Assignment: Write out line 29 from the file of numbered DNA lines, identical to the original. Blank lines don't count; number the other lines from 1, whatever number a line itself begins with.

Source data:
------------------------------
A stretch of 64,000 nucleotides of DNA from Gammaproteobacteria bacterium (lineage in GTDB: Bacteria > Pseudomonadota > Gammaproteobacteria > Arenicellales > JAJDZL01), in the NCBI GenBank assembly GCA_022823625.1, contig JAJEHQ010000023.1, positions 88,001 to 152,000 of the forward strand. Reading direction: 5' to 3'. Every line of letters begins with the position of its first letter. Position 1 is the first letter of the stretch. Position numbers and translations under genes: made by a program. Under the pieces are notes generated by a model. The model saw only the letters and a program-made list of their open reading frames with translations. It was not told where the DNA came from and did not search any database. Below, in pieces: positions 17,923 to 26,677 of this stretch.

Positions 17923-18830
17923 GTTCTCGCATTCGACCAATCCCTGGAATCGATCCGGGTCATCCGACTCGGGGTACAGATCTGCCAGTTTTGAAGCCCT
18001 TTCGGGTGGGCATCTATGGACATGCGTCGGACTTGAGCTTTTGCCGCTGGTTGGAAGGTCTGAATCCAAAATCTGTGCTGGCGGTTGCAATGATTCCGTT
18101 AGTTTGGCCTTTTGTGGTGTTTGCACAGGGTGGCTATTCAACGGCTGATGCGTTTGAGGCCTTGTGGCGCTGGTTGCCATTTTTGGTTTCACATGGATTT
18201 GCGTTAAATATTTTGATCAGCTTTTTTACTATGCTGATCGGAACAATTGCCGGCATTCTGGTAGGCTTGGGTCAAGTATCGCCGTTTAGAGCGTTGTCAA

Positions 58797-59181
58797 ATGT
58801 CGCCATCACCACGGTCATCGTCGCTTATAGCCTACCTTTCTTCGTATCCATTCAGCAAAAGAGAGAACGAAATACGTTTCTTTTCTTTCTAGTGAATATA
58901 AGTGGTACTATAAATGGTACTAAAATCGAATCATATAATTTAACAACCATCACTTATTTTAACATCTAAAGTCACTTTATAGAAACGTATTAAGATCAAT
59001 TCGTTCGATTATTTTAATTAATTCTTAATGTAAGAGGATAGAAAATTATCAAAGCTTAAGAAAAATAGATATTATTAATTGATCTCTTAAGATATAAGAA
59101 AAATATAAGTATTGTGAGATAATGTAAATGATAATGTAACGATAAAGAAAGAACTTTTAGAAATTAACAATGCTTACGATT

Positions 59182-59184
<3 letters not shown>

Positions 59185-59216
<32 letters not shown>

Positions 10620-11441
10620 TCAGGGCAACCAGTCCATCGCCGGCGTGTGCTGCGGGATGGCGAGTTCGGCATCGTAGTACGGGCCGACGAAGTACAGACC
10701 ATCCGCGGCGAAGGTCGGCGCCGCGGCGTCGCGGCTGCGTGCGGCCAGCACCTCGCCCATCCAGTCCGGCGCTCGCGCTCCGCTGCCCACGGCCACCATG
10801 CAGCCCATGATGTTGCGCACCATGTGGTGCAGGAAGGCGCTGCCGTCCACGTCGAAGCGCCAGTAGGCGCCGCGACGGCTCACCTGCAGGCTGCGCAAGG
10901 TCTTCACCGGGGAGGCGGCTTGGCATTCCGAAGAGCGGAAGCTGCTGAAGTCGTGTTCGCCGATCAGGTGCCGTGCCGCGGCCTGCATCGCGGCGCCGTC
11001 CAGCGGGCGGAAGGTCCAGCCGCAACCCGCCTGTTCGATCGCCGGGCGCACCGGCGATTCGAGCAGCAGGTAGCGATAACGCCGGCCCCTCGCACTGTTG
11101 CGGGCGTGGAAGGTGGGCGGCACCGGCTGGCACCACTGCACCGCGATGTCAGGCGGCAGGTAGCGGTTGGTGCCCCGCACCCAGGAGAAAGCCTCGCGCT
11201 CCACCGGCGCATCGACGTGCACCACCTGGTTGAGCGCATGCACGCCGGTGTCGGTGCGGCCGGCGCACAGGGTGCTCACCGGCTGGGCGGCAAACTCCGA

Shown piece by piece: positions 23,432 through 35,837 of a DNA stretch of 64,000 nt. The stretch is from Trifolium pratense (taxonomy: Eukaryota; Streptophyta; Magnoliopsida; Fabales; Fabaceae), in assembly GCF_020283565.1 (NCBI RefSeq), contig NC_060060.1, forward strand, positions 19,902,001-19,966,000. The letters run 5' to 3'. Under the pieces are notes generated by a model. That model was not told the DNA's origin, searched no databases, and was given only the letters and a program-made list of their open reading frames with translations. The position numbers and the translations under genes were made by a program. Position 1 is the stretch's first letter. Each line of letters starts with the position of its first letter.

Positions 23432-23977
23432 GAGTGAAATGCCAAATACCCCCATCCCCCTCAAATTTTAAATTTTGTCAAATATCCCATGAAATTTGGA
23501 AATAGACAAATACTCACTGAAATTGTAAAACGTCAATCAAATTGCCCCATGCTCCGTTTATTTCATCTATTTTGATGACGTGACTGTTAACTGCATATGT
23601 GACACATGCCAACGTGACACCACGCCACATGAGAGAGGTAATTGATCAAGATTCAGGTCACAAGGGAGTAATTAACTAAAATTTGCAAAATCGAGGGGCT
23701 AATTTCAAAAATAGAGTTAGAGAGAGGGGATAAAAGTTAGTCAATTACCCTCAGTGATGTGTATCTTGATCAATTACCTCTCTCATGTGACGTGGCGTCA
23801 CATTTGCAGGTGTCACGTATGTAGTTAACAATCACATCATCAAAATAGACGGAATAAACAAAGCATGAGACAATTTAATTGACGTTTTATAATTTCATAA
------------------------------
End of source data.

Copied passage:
23601 GACACATGCCAACGTGACACCACGCCACATGAGAGAGGTAATTGATCAAGATTCAGGTCACAAGGGAGTAATTAACTAAAATTTGCAAAATCGAGGGGCT